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Bloomberg signs deportation bill, decreases risk of family separation

New law bans city jails from turning over undocumented immigrants who are first-time offenders to federal authorities

Council Speaker Christine Quinn and Councilmember Melissa Mark-Viverto

Council Speaker Christine Quinn and Councilmember Melissa Mark-Viverto (center) at a rally in support of their new measure to protect inmates from deportation. Photo: William Alatriste/New York City Council

Last week, we reported on a recent study that found thousands of children across the United States have gone into foster care because their parents were detained or deported for immigration violations. An immigration attorney at the Bronx Defenders, Jennifer Friedman, told us her office was currently handling at least 15 such cases. In a number of them, she said, the parents lost custody of their children “merely because they are being detained or being deported and there is nowhere else for [the child] to go.”

Yesterday, the Bloomberg Administration signed a bill that may prevent such families from being separated. Intro 656, sponsored by Council Member Melissa Mark-Viverito and Speaker Christine Quinn, directs the city’s Department of Corrections to refrain from turning over many undocumented immigrants to the federal Immigration and Customs Enforcement (ICE) agency upon their release from jail. Only those with previous criminal convictions or gang history, or who are on the terrorism watch list, will be sent to ICE for deportation.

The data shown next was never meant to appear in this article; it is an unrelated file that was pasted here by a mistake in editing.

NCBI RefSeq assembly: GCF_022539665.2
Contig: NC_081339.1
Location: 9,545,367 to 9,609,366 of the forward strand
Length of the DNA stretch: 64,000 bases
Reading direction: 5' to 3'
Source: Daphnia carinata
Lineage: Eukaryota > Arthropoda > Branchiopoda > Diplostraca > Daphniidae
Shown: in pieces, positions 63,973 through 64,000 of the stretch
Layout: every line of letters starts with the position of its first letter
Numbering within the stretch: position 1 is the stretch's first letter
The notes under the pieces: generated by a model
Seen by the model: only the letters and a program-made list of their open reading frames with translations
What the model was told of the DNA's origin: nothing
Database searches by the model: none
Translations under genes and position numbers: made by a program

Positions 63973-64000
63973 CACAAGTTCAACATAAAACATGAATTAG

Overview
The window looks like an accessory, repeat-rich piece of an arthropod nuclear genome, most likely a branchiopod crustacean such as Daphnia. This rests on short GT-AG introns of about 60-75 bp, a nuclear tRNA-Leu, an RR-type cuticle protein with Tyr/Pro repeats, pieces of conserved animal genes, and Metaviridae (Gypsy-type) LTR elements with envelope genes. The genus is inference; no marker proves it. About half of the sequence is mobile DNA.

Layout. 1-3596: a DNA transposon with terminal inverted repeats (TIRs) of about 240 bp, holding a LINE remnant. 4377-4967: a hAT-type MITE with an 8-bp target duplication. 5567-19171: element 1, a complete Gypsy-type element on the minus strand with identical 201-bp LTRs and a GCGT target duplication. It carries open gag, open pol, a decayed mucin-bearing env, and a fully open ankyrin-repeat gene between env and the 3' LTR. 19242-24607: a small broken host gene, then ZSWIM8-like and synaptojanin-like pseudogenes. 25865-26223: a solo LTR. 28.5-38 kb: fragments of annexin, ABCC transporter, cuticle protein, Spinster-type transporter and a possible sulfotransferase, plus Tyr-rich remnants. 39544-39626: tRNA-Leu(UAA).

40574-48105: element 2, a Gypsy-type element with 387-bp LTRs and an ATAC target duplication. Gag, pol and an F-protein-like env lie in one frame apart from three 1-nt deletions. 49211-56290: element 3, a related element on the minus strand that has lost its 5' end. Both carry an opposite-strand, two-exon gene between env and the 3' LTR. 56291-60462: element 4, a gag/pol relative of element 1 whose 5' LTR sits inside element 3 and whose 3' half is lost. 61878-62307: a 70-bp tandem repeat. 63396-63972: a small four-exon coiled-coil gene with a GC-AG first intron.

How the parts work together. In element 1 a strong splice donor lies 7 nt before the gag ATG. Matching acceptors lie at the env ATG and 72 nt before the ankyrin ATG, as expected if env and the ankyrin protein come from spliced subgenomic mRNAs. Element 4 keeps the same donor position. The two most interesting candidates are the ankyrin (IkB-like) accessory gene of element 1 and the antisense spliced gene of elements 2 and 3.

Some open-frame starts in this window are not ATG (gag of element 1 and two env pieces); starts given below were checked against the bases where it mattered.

Since the new measure will prevent parents without criminal histories from even entering the detention and deportation process, it is likely to result in fewer families being unnecessarily separated. According to a report on the bill by the New York City Council’s Committee on Immigration, ICE placed “detainers” – orders to hold for deportation proceedings – on 3,506 immigrants in New York City in 2009. While 22 percent had felony records and 20 percent had committed misdemeanors, the majority had no prior criminal convictions.

Jacki Esposito, the director of immigration advocacy at the New York Immigration Coalition, described the bill as “a good first step” but said that only a limited number of people would benefit from it. “The people who it pertains to would in very limited circumstances be held for the 24 hours it takes to lodge a detainer,” she said. “It would prevent detainers from being lodged against people for a first arrest. That class of people don’t get held at Rikers, they will most likely be released on their own recognizance.”

She called on the city to do more to ensure that only those who pose a serious threat to pubic safety end up being deported by ICE.